Gathering around the dinner table to share a meal and conversation with my family is one my favorite things we do together. With children ranging in age from 8 years old to 20 years old, the range of topics is wide and sometimes changes quickly.

The conversation around the dinner table the other evening took a major turn. My family went from talking about sports (mostly baseball, of course) and other casual topics, to a much more serious one.

We had all finished eating but were lingering around the table talking. My husband got up to do something and I went to the kitchen to refill water glasses. I came back to the table and three of my girls collectively said, “We want a baby brother.” It’s like they had some official vote or secret meeting in the two minutes it took me to walk to the kitchen and back. How did they do that so fast? How did I not hear them?

For a minute, I did not say anything. My teenage son took in the conversation around him, looked at me with a serious expression on his face and said, “No, I think we’re good.” Then he paused and said to me, “Wait a minute. Are you trying to tell us something?”

All I kept thinking is, “Who are you people?” and, “why does your dad always miss these kinds of conversations?” Where in the world did he go? I had not even contributed to the conversation and it was quickly getting away from me. I needed to say something immediately.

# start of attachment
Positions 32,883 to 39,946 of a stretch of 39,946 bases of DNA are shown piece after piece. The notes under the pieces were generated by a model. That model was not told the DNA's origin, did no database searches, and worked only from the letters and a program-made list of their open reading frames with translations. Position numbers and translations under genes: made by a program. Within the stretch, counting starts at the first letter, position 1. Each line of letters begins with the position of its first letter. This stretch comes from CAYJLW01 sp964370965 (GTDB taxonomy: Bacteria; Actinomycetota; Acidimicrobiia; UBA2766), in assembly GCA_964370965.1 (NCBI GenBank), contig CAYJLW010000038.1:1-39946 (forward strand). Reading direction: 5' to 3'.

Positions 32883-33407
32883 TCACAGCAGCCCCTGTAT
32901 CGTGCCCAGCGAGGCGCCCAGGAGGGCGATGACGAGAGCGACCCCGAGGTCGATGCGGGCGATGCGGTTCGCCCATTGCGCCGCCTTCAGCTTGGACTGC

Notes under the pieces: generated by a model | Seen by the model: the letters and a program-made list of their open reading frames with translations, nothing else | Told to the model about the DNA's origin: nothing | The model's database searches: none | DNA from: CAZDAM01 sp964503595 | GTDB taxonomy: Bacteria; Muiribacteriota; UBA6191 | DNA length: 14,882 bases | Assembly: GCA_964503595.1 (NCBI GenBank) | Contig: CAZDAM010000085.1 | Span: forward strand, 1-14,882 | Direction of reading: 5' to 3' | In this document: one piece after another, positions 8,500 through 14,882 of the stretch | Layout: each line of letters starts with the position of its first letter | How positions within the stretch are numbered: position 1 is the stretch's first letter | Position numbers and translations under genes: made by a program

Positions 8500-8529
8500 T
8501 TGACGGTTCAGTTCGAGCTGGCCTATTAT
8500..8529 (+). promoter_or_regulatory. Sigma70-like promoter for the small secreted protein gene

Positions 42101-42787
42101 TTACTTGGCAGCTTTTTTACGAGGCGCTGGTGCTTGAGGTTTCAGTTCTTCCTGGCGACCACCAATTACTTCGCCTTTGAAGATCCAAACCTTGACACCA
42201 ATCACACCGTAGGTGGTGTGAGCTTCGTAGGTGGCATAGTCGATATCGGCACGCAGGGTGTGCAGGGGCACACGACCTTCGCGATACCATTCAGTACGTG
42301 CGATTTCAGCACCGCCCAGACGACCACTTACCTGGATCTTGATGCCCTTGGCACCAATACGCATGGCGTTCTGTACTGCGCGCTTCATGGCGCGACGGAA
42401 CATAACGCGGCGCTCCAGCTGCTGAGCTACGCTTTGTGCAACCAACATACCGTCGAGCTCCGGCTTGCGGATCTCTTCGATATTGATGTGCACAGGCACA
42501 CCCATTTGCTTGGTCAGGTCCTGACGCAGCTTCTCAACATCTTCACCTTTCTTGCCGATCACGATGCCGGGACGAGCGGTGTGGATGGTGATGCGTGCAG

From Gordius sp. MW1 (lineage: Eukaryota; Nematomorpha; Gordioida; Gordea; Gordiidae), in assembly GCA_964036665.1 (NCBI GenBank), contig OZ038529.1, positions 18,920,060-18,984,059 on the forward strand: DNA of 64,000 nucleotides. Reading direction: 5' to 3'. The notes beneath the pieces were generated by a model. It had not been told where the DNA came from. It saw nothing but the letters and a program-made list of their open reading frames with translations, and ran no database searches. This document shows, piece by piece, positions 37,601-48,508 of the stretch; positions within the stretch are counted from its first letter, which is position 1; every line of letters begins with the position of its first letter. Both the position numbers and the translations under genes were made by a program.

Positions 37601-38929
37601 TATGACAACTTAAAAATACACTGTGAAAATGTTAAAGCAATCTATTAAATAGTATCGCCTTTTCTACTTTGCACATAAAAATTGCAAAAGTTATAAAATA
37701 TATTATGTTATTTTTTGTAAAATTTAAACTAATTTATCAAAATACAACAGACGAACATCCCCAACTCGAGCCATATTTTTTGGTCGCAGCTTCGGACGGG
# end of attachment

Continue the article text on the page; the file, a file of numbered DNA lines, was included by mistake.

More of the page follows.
“Umm, well,” I stuttered. “If you really mean that you better start praying. I’m not getting any younger.” Then I recalled how, when I was pregnant with my youngest child, I was considered a “geriatric patient,” and that was over eight years ago. I quickly started to offer other solutions.

“Maybe we could just borrow a baby boy and then when he starts teething we could give him back.” I think my 8-year-old thought I was serious. I continued, “Or we could keep the baby until it needs one of those extreme diaper changes. That’s when nothing actually goes in the diaper, just everywhere else – like up the baby’s back and down its little legs. It usually happens when you’re out and about and have two baby wipes left in the container.” No one said anything.

I considered changing the topic. I decided to start clearing the table and listen to where the conversation went on its own. Two minutes later when I went back to the table to pick up more dishes, they had unanimously decided they wanted a hamster instead. I say we borrow one.

Lisa Baniewicz is an Atchison resident and mom with five children ranging in age from 8-20 years old.

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